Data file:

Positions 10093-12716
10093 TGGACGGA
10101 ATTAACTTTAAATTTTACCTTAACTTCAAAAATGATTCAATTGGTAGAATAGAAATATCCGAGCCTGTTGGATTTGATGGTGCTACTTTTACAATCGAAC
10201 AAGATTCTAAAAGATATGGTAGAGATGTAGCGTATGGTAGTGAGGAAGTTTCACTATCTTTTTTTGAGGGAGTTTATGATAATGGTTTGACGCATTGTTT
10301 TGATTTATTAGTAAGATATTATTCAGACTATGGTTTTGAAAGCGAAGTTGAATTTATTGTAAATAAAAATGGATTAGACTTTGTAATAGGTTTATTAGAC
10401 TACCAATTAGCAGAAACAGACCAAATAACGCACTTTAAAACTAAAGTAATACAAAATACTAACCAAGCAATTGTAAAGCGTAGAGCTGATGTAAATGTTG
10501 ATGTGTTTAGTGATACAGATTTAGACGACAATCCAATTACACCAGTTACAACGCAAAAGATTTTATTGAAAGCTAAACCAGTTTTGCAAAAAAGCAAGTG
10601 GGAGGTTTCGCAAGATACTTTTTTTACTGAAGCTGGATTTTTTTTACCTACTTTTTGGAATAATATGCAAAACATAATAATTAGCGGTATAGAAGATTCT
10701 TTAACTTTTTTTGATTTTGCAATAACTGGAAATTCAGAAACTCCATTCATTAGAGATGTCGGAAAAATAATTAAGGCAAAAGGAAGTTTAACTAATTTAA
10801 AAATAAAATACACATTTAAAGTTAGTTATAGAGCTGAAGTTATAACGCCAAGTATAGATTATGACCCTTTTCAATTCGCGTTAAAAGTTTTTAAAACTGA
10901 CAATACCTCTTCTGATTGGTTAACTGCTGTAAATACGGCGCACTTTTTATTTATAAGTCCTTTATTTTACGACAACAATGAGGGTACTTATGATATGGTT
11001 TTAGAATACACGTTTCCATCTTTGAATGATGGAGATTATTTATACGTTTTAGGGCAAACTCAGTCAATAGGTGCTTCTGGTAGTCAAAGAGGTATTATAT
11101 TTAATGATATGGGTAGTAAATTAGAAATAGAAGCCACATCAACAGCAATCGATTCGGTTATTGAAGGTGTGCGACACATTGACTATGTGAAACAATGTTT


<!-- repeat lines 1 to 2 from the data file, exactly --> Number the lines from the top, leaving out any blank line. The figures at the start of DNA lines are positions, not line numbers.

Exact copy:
Positions 10093-12716
10093 TGGACGGA